Surrey Satellite Technology Ltd (SSTL) has been selected by the European Space Agency (ESA) for the competitive design phase of CHEOPS science satellite, which will improve mankind’s understanding of exoplanets - planets orbiting distant stars outside our solar system. The contractor selection for the implementation phase is planned by mid-2014 and the launch is scheduled late 2017.
The CHaracterising ExOPlanets Satellite (CHEOPS) will finely characterise known exoplanets and their parent stars with an unprecedented accuracy. The satellite will measure the orbit and radius of those exoplanets, enabling the scientists to assess their potential habitability. The mission will also act as a “scout” performing preliminary observations on targets for the future European Extremely Large Telescope and James Webb Space Telescope that will be capable of more detailed analysis.
CHEOPS was selected from 25 missions proposed in response to ESA Call for Small Missions in 2012, which was targeting innovative small science missions that offer high value at low cost. CHEOPS is jointly developed by ESA and a consortium of Member States led by Switzerland: The Swiss-built instrument using a Ritchey–Chrétien optical telescope will observe the stars and their orbiting planets, while ESA is responsible for the provision of the satellite platform and the launch.
Over the next 10 months SSTL will design the satellite platform, which will host the telescope payload. To provide the mission within a short schedule and at low cost, ESA asked that any solution be based on an existing, flight-proven, satellite platform. SSTL’s solution is based on a variant of the highly successful SSTL-150 platform, which has seen recent service in Canada’s Sapphire space surveillance mission and the 5-satellite RapidEye Earth observation constellation.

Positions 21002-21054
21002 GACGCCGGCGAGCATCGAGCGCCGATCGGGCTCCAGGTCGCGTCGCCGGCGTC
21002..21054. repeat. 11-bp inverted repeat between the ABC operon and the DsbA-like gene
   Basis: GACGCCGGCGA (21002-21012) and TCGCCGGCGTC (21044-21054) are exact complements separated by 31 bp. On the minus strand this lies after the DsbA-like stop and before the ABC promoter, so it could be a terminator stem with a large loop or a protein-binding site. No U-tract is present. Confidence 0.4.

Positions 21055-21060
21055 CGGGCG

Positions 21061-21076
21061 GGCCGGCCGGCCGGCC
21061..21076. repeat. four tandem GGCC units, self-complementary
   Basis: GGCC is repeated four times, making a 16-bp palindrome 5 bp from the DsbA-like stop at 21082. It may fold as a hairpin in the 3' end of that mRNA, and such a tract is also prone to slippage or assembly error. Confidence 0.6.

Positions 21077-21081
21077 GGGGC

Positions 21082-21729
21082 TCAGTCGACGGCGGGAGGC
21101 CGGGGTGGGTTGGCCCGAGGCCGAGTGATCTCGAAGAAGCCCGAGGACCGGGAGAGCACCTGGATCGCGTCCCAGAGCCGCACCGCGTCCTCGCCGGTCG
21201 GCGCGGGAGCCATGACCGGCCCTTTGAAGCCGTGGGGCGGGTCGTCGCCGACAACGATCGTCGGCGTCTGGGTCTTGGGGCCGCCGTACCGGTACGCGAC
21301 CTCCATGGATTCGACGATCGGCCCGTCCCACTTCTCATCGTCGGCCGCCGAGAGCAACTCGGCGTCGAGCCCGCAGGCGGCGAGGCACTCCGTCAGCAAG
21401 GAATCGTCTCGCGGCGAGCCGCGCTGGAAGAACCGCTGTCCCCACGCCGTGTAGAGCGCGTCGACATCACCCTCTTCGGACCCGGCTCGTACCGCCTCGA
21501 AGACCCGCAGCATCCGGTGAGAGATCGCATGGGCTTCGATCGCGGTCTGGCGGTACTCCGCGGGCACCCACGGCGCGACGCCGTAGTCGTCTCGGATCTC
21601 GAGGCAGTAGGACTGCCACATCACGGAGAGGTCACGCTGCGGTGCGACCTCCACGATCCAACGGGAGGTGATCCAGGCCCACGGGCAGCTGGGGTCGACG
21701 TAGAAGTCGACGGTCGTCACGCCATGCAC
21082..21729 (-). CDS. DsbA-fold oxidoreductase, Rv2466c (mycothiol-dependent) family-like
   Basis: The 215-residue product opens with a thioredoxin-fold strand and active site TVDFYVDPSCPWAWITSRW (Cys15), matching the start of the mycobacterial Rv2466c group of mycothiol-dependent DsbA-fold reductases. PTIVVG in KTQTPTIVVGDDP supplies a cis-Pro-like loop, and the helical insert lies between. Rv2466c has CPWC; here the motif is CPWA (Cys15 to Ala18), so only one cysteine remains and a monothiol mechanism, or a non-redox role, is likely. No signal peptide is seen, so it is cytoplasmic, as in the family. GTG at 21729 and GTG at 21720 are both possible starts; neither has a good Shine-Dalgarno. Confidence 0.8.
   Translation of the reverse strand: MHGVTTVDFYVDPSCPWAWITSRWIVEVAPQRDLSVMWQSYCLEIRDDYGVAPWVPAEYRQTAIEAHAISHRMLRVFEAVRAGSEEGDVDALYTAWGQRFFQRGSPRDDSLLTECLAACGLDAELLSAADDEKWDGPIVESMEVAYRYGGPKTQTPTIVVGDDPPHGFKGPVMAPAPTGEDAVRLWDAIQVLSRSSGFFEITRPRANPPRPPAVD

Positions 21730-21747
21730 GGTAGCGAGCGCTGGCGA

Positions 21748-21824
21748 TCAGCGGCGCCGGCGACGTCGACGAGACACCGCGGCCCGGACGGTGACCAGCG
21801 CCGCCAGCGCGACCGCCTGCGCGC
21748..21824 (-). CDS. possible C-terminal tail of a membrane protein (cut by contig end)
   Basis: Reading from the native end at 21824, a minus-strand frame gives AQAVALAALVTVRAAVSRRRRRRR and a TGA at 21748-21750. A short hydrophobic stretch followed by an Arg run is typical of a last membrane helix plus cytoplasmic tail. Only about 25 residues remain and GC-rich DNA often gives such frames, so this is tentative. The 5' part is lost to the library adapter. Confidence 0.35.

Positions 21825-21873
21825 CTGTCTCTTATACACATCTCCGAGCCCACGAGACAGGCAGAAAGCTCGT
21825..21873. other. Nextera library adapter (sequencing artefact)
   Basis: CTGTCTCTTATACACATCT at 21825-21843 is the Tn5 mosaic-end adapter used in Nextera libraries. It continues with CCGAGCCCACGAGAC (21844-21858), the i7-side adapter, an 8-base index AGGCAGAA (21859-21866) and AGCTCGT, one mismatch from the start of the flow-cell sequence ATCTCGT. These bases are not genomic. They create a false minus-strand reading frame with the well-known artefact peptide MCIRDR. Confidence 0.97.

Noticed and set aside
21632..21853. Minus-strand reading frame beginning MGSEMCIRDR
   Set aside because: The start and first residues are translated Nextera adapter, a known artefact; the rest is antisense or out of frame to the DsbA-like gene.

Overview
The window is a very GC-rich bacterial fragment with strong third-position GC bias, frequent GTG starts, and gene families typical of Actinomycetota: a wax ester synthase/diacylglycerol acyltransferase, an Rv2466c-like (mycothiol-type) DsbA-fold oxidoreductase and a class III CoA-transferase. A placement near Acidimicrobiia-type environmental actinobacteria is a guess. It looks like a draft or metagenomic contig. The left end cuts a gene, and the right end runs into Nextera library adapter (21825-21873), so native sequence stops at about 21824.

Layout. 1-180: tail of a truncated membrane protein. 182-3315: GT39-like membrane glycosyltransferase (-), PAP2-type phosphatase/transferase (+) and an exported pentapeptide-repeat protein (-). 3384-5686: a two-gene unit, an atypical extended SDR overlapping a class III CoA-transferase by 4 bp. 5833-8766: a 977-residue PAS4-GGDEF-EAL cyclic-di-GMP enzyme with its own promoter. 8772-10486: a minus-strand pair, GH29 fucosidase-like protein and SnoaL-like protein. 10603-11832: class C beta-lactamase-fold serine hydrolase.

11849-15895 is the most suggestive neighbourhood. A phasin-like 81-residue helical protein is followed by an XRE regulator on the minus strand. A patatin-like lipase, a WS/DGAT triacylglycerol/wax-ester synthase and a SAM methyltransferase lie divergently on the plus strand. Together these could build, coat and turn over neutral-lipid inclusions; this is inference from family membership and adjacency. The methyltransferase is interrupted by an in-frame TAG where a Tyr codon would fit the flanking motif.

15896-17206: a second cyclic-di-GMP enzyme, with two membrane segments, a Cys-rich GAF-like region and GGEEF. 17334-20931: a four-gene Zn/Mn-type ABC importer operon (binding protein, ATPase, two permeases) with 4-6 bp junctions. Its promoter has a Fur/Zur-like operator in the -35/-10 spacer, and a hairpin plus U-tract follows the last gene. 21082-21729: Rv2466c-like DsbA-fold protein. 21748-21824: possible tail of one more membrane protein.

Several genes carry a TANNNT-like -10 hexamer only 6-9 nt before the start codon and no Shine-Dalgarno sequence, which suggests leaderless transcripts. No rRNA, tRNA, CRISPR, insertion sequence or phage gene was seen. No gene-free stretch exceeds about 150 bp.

In awarding the contract to SSTL, Frederic Safa, Head of Future Missions Office in ESA’s Science and Robotic Exploration Directorate stated: “We chose SSTL for this study for a combination of reasons such as their proven ability to build reliable low-cost missions and their past experience with satellites carrying high-performance optical telescopes.”
SSTL’s Head of Science, Doug Liddle, commented: “We are delighted that ESA selected SSTL to design the CHEOPS mission. We will draw on our experience to design a low cost, but high value solution that will demonstrate that ambitious science missions can be launched both quickly and economically.”
CHEOPS is envisaged as the first in a series of missions in the ESA Science Programme that will utilise small satellites for low cost and rapid development, in order to offer greater flexibility in response to new ideas from the scientific community and complement to the larger missions of ESA’s Science Programme.
Surrey Satellite Technology Limited (SSTL) is the world's leading small satellite company, delivering operational space missions for a range of applications including Earth observation, science and communications. The Company designs, manufactures and operates high performance satellites and ground systems for a fraction of the price normally associated with space missions, with 580 staff working on turnkey satellite platforms, space-proven satellite subsystems and optical instruments.
Since 1981 SSTL has built and launched 41 satellites – as well as providing training and development programmes, consultancy services, and mission studies for ESA, NASA, international governments and commercial customers, with its innovative approach that is changing the economics of space.
Headquartered in Guildford, UK, SSTL is owned by Astrium BV.
The CHEOPS team members include:
Austria: Institut für Weltraumforshung - Graz
Belgium: Centre Spatial de Liège, University of Liège
France: Laboratoire d'astrophysique de Marseille
Germany: DLR Institute of Planetary Research, DLR Institute for Optical Sensor Systems
Hungary: Konkoly Observatory
Italy: Osservatorio Astrofisico di Catania - INAF, Osservatorio Astronomico di Padova - INAF, Università di Padova
Portugal: Centro de Astrofisica da Universidade do Porto, Deimos Engenharia
Sweden: Onsala Space Observatory, Chalmers Univ. of Technology, Stockholm University
Switzerland: ETH Zürich, Swiss Space Center - EPFL, Universität Bern, Observatory of the University of Geneva
United Kingdom: University of Warwick